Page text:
The City Council's Finance Committee signed off
on an ordinance today that would provide the 2016 Olympic Bid Committee
with a taxpayer-funded blank check if Chicago indeed lands the 2016
games and exceeds its privately-funded budget. In what Ald. Manny
Flores (1st Ward) ...
The City Council's Finance Committee signed off on an ordinance today that would provide the 2016 Olympic Bid Committee with a taxpayer-funded blank check if Chicago indeed lands the 2016 games and exceeds its privately-funded budget. In what Ald. Manny Flores (1st Ward) tells us was "a fight until the end," a compromise ultimately emerged between his and the Daley administration's dueling proposals. The ordinance attaches some strings -- albeit loose ones -- to the unlimited taxpayer guarantee.
In typical fashion, while they agreed to certain provisions -- such as quarterly financial disclosure requirements -- City Hall was only willing to allow so much scrutiny. Most notably the administration rejected Flores' proposal to require the Inspector General to conduct an independent analysis of Olympic spending. Prior to the vote on the watered-down bill, Flores insisted that the Council show that "we are serious about oversight and that we are not just simply looking for window dressing to get us to the point where we think we can win the bid." Watch his remarks:
Nonetheless, a majority of Finance Committee members approved the compromise ordinance.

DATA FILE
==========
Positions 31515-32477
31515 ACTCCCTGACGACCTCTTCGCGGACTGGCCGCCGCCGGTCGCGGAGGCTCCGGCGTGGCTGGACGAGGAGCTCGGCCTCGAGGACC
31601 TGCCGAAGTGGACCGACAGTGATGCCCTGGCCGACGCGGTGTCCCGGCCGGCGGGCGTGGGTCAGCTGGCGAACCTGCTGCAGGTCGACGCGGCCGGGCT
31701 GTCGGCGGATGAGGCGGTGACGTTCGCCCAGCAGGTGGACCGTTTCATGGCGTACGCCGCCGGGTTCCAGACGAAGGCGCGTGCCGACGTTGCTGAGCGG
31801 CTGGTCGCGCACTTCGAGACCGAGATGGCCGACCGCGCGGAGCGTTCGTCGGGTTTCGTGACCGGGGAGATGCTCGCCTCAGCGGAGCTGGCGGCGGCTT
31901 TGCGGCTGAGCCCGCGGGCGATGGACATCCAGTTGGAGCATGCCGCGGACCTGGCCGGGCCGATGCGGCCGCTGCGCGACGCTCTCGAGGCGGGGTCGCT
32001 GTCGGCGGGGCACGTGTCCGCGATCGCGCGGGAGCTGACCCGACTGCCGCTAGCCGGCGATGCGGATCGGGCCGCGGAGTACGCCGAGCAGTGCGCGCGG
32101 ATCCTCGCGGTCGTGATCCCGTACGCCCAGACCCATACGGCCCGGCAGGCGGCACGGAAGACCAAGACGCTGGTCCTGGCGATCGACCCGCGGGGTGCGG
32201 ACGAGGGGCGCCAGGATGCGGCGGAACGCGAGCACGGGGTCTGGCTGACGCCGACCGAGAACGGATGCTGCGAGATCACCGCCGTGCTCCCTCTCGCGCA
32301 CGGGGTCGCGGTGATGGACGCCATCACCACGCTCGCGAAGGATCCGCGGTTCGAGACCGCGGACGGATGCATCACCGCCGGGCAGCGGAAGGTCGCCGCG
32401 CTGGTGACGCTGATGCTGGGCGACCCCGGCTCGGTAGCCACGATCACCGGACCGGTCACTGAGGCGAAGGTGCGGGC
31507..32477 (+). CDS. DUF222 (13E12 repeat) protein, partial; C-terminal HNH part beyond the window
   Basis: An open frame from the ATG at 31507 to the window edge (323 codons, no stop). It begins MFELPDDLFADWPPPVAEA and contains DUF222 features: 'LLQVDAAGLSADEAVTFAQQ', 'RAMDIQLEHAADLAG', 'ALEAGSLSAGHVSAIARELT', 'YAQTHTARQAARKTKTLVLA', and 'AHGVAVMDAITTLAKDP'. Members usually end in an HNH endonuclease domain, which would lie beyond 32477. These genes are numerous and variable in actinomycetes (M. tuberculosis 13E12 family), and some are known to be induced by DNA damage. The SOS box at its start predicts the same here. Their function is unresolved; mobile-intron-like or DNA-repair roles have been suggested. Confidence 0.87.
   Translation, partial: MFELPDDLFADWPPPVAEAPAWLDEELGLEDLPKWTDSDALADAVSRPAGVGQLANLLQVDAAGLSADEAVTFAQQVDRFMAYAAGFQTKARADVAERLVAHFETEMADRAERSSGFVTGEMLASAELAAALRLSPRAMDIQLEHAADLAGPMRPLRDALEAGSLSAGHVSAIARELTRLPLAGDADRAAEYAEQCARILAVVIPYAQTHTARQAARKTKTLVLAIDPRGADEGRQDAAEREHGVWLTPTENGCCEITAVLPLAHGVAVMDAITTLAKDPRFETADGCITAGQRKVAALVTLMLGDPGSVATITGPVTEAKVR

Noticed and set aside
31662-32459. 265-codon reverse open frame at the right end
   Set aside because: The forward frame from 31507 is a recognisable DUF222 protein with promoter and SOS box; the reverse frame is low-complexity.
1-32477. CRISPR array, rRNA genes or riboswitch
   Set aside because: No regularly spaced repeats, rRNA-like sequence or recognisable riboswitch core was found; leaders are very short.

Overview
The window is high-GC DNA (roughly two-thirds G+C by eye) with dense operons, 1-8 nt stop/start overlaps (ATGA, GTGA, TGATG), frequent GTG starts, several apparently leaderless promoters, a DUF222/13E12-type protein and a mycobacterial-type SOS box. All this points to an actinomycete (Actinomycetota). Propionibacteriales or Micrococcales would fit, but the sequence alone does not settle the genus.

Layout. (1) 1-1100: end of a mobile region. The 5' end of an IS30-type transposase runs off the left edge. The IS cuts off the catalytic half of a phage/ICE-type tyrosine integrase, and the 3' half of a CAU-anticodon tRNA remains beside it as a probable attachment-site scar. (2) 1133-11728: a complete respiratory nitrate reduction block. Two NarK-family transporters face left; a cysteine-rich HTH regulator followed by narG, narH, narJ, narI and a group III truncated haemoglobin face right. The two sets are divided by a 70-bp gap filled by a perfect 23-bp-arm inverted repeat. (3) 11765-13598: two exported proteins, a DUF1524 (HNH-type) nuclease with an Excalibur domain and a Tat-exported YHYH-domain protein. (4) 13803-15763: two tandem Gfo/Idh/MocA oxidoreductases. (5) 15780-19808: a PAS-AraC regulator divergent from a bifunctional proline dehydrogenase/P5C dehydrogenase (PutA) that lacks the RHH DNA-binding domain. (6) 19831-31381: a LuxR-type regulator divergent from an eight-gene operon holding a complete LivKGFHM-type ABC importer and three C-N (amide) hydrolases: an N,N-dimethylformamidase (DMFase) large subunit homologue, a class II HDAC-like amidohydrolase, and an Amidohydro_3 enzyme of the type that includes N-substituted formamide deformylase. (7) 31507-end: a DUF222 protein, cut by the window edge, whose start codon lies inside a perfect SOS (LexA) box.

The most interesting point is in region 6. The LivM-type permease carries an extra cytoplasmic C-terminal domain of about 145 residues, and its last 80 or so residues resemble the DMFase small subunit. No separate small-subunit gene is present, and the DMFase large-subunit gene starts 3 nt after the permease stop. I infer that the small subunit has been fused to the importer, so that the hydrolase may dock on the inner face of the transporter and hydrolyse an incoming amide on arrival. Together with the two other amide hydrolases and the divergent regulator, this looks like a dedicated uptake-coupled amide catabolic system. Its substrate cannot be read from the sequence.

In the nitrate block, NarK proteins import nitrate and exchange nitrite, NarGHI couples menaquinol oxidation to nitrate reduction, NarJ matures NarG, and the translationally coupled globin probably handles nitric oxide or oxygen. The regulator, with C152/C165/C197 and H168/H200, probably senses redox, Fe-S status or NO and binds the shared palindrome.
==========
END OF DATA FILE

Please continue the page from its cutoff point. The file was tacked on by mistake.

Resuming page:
After months of media appearances calling for transparency and accountability to shield taxpayers from unfettered spending, Flores deserves credit for pushing the Daley administration in the right direction. But as certain local watchdogs have repeatedly noted, it's going to take more than this before taxpayers can rest assured they won't get taken for another ride.
The Sun-Times lays out the host of reporting requirements that the bid committee will now be expected to adhere to under the ordinance, which is expected to pass the full council tomorrow:
Finance Committee Chairman Edward M. Burke (14th) and Budget Committee Chairman Carrie Austin (34th) will be ex-officio members of the Olympic Organizing Committee set to replace Chicago 2016 if the IOC chooses Chicago.
The City Council will also get quarterly reports on virtually all matters Olympics. They include: construction contracts, schedules and overruns; Olympic revenues and expenditures; forecasts of future revenues and expenses; staff diversity; minority contracting and insurance and copies of financial reports submitted to the IOC.
Flores tells us that, considering the unlimited financial guarantee, financial disclosure alone doesn't go far enough. "This sets the rules for engagement for how the process unfolds," he told us today. "We are not finished ... and we have seven years to demand more."
You can read the full ordinance below (click the button in the upper righthand corner to expand):